Intestate succession is a legal process that comes into play when someone passes away without leaving behind a valid will or other legally binding document dictating how their assets and property should be distributed. Instead, the distribution of assets is determined by the laws of intestacy in the state where the person passed away.
The laws of intestacy establish a specific order of priority for the distribution of assets. Typically, a surviving spouse and children are given priority, followed by other close relatives, such as parents and siblings. If there are no surviving relatives, the assets may escheat to the state.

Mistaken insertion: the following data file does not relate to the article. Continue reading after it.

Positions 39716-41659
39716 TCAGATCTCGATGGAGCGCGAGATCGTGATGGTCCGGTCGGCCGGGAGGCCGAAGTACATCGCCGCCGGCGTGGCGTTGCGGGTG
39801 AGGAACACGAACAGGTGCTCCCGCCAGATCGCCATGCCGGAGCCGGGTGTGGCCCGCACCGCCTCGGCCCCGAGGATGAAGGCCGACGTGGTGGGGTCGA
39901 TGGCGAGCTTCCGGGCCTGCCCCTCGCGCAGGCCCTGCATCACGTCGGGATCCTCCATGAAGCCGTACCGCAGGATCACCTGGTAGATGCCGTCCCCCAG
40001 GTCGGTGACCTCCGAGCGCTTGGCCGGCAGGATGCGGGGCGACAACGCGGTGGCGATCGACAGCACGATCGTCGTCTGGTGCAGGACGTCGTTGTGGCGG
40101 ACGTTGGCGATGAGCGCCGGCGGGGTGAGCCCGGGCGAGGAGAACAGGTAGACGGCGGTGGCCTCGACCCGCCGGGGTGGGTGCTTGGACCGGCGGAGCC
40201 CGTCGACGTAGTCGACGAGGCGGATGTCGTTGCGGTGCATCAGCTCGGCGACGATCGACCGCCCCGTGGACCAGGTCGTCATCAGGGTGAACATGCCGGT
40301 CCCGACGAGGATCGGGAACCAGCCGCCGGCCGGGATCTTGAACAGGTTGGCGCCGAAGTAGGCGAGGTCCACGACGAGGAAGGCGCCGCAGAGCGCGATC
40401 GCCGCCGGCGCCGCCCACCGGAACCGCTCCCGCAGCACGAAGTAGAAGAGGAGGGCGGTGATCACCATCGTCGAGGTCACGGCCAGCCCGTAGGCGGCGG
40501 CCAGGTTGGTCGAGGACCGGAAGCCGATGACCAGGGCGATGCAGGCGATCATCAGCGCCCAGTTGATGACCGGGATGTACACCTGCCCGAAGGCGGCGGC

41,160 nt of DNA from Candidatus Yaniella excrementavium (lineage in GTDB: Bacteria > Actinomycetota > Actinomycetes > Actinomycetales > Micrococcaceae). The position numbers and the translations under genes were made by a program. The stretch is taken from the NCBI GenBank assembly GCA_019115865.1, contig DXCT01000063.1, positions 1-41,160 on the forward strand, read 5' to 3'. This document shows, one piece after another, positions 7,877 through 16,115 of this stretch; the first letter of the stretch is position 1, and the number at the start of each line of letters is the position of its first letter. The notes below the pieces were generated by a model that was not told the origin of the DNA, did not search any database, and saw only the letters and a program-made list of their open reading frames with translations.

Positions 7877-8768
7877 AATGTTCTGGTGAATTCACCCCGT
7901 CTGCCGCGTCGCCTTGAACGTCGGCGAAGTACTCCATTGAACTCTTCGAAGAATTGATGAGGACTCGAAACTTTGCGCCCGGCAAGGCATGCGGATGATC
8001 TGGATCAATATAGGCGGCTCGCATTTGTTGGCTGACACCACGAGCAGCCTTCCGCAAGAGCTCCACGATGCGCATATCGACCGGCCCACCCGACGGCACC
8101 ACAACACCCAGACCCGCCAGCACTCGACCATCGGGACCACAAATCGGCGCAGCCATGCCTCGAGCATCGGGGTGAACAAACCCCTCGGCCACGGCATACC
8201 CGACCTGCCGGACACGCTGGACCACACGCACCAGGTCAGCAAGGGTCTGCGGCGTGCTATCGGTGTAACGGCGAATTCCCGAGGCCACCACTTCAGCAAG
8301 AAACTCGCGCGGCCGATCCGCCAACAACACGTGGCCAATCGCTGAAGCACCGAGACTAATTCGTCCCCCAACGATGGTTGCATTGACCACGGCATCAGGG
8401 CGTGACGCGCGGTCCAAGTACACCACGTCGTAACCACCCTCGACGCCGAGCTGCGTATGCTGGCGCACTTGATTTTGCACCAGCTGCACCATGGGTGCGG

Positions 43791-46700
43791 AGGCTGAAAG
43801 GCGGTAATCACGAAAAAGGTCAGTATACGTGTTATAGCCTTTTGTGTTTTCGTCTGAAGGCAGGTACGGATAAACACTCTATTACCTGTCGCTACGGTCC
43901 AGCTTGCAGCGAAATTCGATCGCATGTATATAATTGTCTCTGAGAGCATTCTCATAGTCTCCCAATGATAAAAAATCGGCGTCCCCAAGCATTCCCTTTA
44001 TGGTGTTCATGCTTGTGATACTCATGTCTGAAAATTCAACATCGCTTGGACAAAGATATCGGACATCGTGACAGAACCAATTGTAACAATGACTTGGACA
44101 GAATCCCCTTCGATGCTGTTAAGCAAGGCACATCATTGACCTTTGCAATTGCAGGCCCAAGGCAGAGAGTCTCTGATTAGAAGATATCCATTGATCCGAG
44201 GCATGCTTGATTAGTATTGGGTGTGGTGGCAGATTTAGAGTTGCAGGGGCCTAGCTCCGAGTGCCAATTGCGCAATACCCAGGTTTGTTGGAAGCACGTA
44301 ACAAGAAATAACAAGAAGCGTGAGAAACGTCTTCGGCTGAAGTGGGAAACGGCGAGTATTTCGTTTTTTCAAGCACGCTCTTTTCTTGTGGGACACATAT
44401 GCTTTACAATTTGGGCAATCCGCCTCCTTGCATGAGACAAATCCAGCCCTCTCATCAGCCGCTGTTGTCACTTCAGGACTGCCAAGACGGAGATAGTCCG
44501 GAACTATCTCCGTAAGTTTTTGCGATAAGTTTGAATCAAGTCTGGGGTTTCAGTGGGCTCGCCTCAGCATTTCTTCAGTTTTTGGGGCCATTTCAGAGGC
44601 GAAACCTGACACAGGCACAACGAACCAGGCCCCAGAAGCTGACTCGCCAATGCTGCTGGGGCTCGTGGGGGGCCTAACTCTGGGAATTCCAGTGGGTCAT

The rules of intestate succession can vary widely from state to state and may be subject to change over time based on legislative and judicial decisions. For instance, in the case of Estate of Roccamonte v. United States, the court held that even a common-law spouse could be entitled to a share of the deceased partner's assets, even if they were not legally married.
[Last updated in February of 2023 by the Wex Definitions Team]